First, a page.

Whitney Tassie, curator of modern and contemporary art

The Utah Museum of Fine Arts bills itself as the “state museum” of, and Utah’s primary connection with, global art. It’s quite a mission, but the argument was strengthened this summer when the 60-year-old institution confirmed its commitment to contemporary art with the appointment of Whitney Tassie as curator of modern and contemporary art.

“We feel the role of contemporary art is especially important to university art museums,” says UMFA Executive Director Gretchen Dietrich. “The museum is about connecting people to more than art, to all kinds of ideas. Contemporary art is a wonderful way to join the conversation on world issues.”

Tassie comes from Chicago, where she was director of the Monique Meloche Gallery for seven years and co-founded the Gallery Weekend Chicago that annually focuses on contemporary art. Before that she was a curatorial assistant at the Herbert F. Johnson Museum of Art in Ithaca, N.Y.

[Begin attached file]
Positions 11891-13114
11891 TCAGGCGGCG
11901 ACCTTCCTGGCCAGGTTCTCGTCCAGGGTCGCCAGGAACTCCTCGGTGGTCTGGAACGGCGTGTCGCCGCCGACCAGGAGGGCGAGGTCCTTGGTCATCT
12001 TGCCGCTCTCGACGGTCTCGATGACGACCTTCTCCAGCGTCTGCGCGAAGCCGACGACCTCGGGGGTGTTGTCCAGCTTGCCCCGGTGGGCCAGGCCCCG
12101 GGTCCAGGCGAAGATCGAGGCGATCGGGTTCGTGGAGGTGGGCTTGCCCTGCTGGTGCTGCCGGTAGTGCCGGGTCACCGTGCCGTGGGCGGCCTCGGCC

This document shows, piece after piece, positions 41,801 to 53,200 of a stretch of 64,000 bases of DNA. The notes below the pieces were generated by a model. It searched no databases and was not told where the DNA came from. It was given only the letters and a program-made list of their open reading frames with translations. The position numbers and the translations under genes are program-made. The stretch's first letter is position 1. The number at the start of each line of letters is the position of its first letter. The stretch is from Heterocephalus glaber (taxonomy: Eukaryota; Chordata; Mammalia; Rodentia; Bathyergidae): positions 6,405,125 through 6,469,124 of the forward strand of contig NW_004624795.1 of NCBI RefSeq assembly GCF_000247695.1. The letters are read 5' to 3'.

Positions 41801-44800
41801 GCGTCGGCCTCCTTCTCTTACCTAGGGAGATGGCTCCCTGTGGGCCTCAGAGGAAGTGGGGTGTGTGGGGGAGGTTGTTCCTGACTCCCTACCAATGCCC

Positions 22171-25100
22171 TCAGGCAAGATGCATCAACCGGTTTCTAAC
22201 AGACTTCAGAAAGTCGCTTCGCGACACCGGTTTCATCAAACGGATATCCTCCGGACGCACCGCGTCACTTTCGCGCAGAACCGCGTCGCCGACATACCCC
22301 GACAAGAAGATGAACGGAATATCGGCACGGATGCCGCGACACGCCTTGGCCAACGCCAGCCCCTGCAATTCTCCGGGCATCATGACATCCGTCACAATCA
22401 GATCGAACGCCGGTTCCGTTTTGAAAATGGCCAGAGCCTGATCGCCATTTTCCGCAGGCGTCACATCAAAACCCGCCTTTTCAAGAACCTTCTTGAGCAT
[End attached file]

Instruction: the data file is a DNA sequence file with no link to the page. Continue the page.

Appointing Tassie proves the UMFA’s commitment to the direction set over the last five years by former Chief Curator Jill Dawsey, who left Utah for the Museum of Contemporary Art San Diego.

Tassie confronts head-on Salt Lake’s nagging complex about being a cultural backwater. “It’s not entirely untrue,” she says of Utah’s isolation, but adds, “More and more, we are seeing this trend of mid-sized cities building significant contemporary art collections. You can feel it’s a growing contemporary art community here. That’s not something you feel in many places in the country.”

The UMFA has more than 18,000 works of art in its collection, ranging from Egyptian artifacts to Utah landscapes to Warhols. But it wasn’t until the last five years that it began emphasizing cutting-edge contemporary art—an in-your-face genre that includes performance art, video installations and digital works. The UMFA’s Salt series twice a year brings in emerging artists from around the globe for a major exhibition. But the museum has no intention of cutting back on its exhibitions of Western art, landscape and other genres, Dietrich says. “Contemporary art helps us see old historic art with new eyes.”

Back>>>The Big See

Back>>>Read more from our February 2013 issue